12.
PLoS Pathog ; 16(8): e1008710, 2020 08.
Artigo em Inglês | MEDLINE | ID: mdl-32817722

RESUMO

Rice stripe virus (RSV, genus Tenuivirus, family Phenuiviridae) is the causal agent of rice stripe disease transmitted by the small brown planthopper (SBPH, Laodelphax striatellus) in a persistent propagative manner. The midgut and salivary glands of SBPH are the first and last barriers to the viral circulation and transmission processes, respectively; however, the precise mechanisms used by RSV to cross these organs and transmit to rice plants have not been fully elucidated. We obtained the full-length cDNA sequence of L. striatellus α-tubulin 2 (LsTUB) and found that RSV infection increased the level of LsTUB in vivo. Furthermore, LsTUB was shown to co-localize with RSV nonstructural protein 3 (NS3) in vivo and bound NS3 at positions 74-76 and 80-82 in vitro. Transient gene silencing of LsTUB expression caused a significant reduction in detectable RSV loads and viral NS3 expression levels, but had no effect on NS3 silencing suppressor activity and viral replication in insect cells. However, suppression of LsTUB attenuated viral spread in the bodies of SBPHs and decreased RSV transmission rates to rice plants. Electrical penetration graphs (EPG) showed that LsTUB knockdown by RNAi did not impact SBPH feeding; therefore, the reduction in RSV transmission rates was likely caused by a decrease in viral loads inside the planthopper. These findings suggest that LsTUB mediates the passage of RSV through midgut and salivary glands and leads to successful horizontal transmission.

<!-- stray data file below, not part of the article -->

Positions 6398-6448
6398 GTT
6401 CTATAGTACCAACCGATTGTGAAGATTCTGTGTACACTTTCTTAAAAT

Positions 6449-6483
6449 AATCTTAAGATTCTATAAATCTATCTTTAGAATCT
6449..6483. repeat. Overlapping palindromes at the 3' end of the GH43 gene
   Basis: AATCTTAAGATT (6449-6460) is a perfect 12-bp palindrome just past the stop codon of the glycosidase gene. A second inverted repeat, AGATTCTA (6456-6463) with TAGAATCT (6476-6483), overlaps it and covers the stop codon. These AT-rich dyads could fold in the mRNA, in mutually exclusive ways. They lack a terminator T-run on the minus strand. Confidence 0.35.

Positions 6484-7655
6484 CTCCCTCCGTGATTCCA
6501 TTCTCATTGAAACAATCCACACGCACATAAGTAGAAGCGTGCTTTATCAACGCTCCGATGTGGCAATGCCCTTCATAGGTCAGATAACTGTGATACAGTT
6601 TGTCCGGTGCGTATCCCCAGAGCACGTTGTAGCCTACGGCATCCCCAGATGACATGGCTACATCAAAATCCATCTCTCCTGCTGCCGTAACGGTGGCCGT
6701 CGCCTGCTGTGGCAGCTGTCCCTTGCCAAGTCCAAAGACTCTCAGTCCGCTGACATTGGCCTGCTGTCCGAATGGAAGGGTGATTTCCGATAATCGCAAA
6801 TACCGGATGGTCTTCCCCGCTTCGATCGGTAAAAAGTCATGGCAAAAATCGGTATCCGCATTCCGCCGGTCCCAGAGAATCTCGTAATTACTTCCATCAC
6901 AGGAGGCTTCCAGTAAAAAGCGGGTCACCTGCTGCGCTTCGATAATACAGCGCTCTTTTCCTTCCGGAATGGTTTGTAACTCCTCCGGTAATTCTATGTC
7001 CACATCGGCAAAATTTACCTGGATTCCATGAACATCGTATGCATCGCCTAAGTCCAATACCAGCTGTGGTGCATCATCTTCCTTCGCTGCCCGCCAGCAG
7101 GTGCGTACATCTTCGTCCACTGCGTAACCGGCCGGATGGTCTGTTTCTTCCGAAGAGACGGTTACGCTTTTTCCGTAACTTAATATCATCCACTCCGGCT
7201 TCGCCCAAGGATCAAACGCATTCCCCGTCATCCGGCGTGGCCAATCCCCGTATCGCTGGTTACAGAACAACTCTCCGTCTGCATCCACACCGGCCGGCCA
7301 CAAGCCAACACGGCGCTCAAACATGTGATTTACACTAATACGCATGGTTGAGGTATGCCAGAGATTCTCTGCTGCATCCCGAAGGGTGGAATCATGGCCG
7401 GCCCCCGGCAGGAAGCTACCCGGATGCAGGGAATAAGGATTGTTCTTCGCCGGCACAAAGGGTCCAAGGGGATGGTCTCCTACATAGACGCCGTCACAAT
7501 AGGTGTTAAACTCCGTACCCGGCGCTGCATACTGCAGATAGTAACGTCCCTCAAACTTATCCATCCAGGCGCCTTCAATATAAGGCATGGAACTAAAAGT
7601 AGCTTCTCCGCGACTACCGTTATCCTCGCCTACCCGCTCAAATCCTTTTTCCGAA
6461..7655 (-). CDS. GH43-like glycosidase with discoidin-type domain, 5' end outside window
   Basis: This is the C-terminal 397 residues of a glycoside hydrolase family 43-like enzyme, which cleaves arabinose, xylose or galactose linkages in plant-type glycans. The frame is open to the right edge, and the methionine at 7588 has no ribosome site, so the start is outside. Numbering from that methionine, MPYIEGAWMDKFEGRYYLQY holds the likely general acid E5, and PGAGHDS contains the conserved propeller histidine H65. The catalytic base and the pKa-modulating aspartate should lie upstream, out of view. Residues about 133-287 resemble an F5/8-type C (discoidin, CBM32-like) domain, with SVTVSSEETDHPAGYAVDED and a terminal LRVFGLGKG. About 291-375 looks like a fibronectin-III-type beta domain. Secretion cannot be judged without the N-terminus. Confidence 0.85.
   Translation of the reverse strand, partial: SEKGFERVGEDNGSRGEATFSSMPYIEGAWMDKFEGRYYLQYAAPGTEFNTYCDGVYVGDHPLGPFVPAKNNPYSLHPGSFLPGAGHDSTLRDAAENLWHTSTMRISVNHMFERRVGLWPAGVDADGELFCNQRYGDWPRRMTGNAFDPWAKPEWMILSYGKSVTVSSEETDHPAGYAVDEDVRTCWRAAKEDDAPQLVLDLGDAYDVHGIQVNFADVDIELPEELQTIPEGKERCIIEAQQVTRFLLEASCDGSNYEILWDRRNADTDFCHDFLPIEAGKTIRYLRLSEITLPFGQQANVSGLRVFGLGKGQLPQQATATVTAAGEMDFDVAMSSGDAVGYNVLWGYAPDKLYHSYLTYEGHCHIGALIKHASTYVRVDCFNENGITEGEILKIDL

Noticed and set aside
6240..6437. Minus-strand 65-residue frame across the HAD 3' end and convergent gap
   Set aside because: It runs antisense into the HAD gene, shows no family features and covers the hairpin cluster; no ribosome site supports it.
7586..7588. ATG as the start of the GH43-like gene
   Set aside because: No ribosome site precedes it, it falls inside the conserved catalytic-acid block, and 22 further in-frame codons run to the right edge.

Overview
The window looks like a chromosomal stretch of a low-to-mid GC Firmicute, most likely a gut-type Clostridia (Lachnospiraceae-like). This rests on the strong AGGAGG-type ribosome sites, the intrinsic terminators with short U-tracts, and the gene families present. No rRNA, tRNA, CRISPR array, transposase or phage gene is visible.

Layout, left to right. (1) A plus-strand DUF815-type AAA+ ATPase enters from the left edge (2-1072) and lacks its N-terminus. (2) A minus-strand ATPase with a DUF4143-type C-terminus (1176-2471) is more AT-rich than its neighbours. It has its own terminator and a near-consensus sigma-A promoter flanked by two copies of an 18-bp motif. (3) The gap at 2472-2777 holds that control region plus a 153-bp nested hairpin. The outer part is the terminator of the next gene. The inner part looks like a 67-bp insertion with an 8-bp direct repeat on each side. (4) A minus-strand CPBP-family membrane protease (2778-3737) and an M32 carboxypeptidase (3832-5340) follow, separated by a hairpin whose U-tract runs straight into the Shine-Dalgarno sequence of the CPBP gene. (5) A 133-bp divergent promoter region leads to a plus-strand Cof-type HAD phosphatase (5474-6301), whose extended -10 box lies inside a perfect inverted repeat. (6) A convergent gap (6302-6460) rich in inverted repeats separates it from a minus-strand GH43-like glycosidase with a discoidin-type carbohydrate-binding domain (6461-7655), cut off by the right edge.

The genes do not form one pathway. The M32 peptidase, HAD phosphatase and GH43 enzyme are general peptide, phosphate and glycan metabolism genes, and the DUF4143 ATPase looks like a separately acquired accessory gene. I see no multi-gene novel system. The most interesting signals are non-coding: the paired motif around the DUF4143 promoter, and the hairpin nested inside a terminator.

Assuntos